From the TUC

Compensation for Rana Plaza victims: the cost of outsourcing grows

09 Feb 2014, By

This weekend the owners of the Tazreen factory – where over a hundred people died and many more were injured in a fire at the end of 2012 – gave themselves up and started their jail sentences. The victims and their families have still not been compensated, but there is now a glimmer of hope that the survivors and victims’ families of the April 2013 Rana Plaza factory collapse, which killed 1135 and injured 1500 or more, will be looked after.

The Bangladesh government has established a committee to oversee the arrangements for disbursing a Prime Ministerial relief fund, but despite having 31 members, there were no places for trade unions, and they have reacted angrily to the sums recommended at the end of last month for compensation: well below the ILO recommended levels.

Instead, a global initiative negotiated between unions, companies and NGOs could offer proper levels of compensation. A $40m (£25m) target has been set by the Rana Plaza Arrangement, administered by the ILO and with similar initial endorsement to the Bangladesh Fire and Building Safety Accord which is already improving health and safety in the ready-made garment sector.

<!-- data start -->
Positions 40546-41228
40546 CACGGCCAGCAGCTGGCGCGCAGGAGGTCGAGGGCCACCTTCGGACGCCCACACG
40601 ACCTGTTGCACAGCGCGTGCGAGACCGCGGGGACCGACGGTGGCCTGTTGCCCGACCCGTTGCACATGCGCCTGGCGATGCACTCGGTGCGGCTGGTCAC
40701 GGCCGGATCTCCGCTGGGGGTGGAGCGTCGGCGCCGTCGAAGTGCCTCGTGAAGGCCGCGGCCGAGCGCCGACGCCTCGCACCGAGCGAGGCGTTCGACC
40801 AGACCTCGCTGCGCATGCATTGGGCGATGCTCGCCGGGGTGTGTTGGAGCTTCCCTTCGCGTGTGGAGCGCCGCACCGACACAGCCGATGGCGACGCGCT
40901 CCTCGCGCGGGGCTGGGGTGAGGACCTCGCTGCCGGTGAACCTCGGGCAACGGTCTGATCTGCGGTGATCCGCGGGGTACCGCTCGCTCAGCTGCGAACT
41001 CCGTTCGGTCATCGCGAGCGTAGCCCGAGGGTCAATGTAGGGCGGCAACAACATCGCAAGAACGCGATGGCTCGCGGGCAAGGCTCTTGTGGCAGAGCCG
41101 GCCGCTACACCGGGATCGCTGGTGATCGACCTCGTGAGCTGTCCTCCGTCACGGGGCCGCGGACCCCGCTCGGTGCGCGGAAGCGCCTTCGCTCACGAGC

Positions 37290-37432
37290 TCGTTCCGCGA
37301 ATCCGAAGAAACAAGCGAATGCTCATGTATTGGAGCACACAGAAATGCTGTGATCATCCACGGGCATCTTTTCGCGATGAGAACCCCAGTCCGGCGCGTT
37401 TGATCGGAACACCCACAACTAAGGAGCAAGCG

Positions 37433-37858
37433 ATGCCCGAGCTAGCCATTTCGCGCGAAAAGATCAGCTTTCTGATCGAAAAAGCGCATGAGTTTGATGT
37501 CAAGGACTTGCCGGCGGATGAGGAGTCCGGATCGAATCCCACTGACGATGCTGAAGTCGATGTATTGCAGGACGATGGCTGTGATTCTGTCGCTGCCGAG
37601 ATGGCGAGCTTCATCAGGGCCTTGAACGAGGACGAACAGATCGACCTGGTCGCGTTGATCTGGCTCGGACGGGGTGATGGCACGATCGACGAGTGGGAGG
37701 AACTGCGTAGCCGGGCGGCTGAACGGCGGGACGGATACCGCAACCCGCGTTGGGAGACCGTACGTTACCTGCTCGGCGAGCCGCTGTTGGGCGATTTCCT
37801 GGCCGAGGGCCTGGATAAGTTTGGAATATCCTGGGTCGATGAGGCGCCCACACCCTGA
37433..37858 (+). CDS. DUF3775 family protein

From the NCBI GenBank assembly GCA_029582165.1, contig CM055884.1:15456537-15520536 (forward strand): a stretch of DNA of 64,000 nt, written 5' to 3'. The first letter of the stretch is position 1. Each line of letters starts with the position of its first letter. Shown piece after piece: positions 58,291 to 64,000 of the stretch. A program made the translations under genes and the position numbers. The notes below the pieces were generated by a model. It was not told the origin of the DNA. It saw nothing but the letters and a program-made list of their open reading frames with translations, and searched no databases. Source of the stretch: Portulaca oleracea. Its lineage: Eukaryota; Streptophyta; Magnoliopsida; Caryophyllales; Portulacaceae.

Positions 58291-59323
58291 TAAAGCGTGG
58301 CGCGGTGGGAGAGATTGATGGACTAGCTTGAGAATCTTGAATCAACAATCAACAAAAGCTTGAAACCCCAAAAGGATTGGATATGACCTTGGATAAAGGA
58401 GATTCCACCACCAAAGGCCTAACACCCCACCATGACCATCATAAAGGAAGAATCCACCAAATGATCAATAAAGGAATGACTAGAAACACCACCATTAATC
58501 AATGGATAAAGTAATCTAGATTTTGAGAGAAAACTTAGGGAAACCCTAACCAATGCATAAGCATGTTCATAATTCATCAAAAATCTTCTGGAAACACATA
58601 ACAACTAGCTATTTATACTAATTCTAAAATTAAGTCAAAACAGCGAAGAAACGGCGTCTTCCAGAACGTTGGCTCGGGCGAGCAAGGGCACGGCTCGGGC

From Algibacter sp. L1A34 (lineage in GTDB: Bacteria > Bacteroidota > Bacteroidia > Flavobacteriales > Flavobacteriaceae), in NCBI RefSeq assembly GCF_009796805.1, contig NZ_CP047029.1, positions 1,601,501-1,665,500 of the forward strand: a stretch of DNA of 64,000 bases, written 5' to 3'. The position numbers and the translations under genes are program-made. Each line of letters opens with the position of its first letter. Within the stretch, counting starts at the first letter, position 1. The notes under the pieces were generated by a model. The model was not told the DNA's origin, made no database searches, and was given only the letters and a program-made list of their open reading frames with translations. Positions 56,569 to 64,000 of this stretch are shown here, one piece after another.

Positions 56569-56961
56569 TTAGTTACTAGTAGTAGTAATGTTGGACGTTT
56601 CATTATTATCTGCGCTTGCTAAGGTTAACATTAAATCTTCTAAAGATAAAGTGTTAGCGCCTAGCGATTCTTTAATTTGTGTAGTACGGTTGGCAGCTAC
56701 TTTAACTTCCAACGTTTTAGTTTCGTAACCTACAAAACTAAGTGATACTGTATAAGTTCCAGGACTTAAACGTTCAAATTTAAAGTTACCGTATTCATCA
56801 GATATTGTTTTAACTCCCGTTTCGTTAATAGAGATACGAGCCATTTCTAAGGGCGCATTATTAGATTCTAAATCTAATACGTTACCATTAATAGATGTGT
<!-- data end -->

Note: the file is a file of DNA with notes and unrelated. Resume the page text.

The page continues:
The Arrangement was established by international brands Bonmarché, El Corte Ingles, Loblaw and Primark, together with global trade union federation IndustriALL and the Clean Clothes Campaign. Local organisations involved include the Bangladesh Ministry of Labour and Employment, and the two main employer organisations as well as the Bangladesh Council of IndustriALL which pulls together most of the many textile unions, as well as the multi-union Bangladesh Institute of Labour Studies (BILS).

Donations to the Arrangement are being sought from the companies that were sourcing from Rana Plaza, but also voluntary, good faith donations from other corporates sourcing from Bangladesh but who were not implicated in that particular factory disaster. A sort of “there but for the grace of god…” contribution. Campaigners are keen to see the fund reach its target by the anniversary of the disaster, on 25 April.

Meanwhile, trade unionists are continuing to protest for higher compensation in Bangladesh. Lining the street outside the National Press Club in Dhaka, a human chain of demonstrators formed on 4 February, condemning the Government’s inadequate compensation offer.

And the campaign for compensation is running parallel to the continuing campaign to encourage more companies to sign the Fire and Building Safety Accord. In New York last week, an offshoot of Occupy Wall Street, called 99 pickets, protested outside New York Fashion Week about both compensation and prevention – the Arrangement and the Accord.